This week is Autism Acceptance Week, and I’m getting in there at (almost) the last minute to share what this means to me!
Autism is something I’ve had an awareness of for a long time, but it was only last year that I finally was able to access a diagnosis for myself.
Letting others know about my diagnosis has – and continues to be – an interesting process, and understandably not everyone knows how to react. Perhaps in the hope of helping people feel more comfortable with talking about autism, today I want to share what autism means to me and a little about how it can impact my life.
First of all, I was over the moon to get my autism diagnosis! For me, it felt like the final word on so many worries and questions I’d had spinning round my head for over a decade. And while an official diagnosis is not the be-all and end-all when it comes to working out how to navigate the world safely, I felt so relieved that so many of my experiences were starting to make (some) sense.
In fact, getting the news was such a happy event that my partner even got me a cake. I don’t think I ever thought the word “congrautulations” would make me laugh so hard, but it truly did, and I appreciate the cake shop going along with the “misspelling”!
Experiences of autism are very different from person to person, but here is a little of what it’s like for me:
- There are lots of materials that I can’t bear to touch, especially synthetic materials in clothes
- My sensitivity to sound and light can fluctuate massively, meaning I’m constantly adjusting my computer/phone volume and brightness
- My thinking tends to be very rule based
- I find it hard to identify my own emotions (this is known as alexithymia)
- While I really enjoy being social, a lot of interactions leave me with a social “hangover” due to the effort of masking*
*Masking is a survival strategy common among autistic people (especially those socialised as girls) whereby you mimic neurotypical (“normal”) behaviours such as natural eye contact, active/"appropriate" facial expressions and varied tone when speaking, while also suppressing things like stimming behaviours. Put simply, it’s a way of trying to fit in. As it’s built up over a lifetime of practice, you unfortunately can’t just stop masking overnight - and indeed, not everyone wants to.
As you may imagine, each item in the above list tends to come with both plusses and drawbacks. For example, rule-based thinking has helped me a lot with getting my head round things like grammar rules (though not maths, sadly!), and being a pro at masking can make adapting to a brand-new culture and linguistic environment like Japan feel like almost second nature. I also think my structured approach to information is helpful when it comes to teaching. However, all of this comes at a heavy cost in terms of energy, meaning that if I’m not careful, I can get overwhelmed and burnout quite easily.
While I’m at a point where I feel relatively able to manage my autism and mental health in balance with my work and other parts of my life, these things fluctuate, and in many ways I’m still only just starting to learn strategies to really take care of myself. This is one of the frustrations I experienced early on: having people around me who were keen to be supportive, but not knowing myself what support I needed.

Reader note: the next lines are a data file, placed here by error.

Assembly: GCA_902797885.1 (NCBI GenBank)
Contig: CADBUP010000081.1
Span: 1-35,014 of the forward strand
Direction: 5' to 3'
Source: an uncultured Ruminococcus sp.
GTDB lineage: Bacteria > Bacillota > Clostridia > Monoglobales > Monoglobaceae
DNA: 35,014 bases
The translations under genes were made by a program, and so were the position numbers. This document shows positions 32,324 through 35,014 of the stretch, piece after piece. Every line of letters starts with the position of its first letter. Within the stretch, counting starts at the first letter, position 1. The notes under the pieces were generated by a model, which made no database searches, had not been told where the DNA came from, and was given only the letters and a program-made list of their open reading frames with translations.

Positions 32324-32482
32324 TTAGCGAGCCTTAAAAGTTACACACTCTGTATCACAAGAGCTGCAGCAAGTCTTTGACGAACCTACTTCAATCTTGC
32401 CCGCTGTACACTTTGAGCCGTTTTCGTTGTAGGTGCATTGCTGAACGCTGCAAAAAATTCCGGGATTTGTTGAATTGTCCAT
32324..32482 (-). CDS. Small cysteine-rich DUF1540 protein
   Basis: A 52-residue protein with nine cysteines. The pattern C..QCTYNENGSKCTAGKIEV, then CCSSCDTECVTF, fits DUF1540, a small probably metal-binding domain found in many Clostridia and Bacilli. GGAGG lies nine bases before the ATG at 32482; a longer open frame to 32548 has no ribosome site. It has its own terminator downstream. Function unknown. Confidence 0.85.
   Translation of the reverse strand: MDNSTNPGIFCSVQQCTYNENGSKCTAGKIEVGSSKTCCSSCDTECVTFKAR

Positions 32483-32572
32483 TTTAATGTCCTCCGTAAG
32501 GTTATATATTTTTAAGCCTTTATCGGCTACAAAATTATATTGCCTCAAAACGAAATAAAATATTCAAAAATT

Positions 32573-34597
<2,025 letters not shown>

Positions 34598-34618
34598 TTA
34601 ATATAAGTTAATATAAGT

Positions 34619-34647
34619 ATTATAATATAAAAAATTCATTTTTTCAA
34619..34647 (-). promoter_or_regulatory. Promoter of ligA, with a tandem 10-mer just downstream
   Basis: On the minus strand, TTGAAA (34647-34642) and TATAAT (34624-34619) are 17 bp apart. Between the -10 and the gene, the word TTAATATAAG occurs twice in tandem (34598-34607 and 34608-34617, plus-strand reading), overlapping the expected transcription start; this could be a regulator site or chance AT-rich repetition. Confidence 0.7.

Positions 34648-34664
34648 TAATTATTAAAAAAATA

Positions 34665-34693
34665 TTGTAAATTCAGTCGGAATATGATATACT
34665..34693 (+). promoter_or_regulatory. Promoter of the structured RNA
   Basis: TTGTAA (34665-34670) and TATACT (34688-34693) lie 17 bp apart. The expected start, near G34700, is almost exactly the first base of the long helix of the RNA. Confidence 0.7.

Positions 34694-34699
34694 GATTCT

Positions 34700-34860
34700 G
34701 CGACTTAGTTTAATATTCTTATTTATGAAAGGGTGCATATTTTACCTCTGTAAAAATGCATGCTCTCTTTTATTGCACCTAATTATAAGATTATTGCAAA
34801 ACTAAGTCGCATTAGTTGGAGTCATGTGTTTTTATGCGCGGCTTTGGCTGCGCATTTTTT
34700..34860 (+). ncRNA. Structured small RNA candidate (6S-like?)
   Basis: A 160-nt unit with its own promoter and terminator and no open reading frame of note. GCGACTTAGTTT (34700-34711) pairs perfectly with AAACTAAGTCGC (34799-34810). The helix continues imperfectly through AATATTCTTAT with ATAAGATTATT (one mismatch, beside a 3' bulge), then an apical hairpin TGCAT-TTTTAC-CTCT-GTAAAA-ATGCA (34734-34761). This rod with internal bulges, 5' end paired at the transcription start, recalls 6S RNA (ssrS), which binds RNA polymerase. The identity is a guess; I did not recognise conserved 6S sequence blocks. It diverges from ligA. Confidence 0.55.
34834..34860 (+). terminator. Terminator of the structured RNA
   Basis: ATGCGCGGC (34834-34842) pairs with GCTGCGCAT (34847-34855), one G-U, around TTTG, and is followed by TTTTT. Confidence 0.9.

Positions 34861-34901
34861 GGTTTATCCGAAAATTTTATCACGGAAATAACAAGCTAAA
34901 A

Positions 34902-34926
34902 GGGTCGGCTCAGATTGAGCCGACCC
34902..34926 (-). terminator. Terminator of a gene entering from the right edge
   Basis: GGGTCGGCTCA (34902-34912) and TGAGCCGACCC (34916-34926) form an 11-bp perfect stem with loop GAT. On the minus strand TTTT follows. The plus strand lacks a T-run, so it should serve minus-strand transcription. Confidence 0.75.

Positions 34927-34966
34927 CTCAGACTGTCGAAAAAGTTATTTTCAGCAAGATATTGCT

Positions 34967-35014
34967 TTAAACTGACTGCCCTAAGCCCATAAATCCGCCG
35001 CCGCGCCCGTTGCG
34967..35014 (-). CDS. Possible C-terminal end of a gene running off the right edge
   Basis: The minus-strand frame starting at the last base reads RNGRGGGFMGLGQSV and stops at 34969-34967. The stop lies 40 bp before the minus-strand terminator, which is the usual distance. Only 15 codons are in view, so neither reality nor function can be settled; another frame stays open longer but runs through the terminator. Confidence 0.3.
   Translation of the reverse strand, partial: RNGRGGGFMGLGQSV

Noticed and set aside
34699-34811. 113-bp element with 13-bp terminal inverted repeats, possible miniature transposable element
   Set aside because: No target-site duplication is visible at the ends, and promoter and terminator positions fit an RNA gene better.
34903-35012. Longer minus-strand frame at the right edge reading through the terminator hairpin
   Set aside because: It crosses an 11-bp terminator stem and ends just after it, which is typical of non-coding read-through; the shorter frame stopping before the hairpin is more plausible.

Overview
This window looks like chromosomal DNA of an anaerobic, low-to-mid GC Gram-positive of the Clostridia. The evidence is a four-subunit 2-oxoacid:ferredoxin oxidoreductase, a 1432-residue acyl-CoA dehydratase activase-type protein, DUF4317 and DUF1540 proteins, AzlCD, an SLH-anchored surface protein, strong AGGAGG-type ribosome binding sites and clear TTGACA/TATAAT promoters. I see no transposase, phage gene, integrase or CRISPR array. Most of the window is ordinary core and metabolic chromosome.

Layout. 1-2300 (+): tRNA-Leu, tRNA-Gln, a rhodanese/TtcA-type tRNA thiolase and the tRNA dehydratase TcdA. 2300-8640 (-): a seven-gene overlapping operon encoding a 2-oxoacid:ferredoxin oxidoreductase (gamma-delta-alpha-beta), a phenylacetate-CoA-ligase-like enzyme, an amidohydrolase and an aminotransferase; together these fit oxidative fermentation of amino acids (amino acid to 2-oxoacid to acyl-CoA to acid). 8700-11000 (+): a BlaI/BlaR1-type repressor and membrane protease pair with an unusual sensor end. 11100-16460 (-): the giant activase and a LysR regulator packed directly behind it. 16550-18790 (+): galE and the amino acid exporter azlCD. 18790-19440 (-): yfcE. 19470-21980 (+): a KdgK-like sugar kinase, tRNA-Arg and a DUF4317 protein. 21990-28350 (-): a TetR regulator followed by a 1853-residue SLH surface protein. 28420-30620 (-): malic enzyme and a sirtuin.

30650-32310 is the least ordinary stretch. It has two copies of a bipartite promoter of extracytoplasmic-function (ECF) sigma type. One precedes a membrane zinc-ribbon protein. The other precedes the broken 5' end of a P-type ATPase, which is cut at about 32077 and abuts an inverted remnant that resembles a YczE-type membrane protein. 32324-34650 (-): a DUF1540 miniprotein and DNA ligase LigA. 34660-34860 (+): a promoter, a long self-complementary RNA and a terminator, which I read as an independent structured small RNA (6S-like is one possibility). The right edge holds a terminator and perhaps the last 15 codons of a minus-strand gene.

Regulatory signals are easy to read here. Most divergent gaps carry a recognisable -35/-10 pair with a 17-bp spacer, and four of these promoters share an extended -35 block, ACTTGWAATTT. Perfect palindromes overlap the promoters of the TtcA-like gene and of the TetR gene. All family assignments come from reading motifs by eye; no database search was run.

Over the past few years, something that has been quite alarming for me to learn about is the barriers many autistic people face in simply getting a diagnosis. For a start, autism has historically been seen as only occurring in white boys. If you feel like you’ve been seeing more and more women or people assigned female at birth coming forward with autism diagnoses in recent years, it’s because many of us were simply seen as a bit “quirky” or “shy” as kids, and have only recently been recognised as autistic - both by ourselves and others. Likewise, people of colour can face similar barriers to being recognised as autistic, with signs of autism being dismissed as a person just being "disagreeable" or "rude" - something I first learnt about thanks to this article.
Even beyond these issues, there are further hurdles when it comes simply seeking an assessment, as even in the UK, where an assessment is in principle free, waiting lists can be years long. For example, step out of the central belt of Scotland and as an adult, you’re typically facing five years until your first assessment appointment – not to mention that to even be referred, you have to already be in contact with NHS mental health services. This means that often only those who can afford the private route can actually seek assessment.
While ideally I’d like to end this post by sharing some handy resources to learn more about autism, I’ve decided that after a hard week, I’m going to defer to the power of the internet. My one piece of advice would be to steer clear of organisations who are looking to “cure” autism, and instead focus on information either from autistic people ourselves or from organisations who focus on understanding and supporting rather than “fixing” autistic people. After all, we’re not broken!
Thank you for reading,
You've reached the end of this post! I hope you enjoyed it.
For updates on posts like this sent straight to your inbox, sign up to my fortnightly newsletter:
Support Me on Ko-fi
If you've enjoyed this post and would like to see more like it in future, please consider sending a donation - however small! - via Ko-fi. I don't include any affiliated links or ads on my blog, so every little helps!
Please donate via the portal below or by going directly to the Ippo Ippo Japanese Ko-fi page.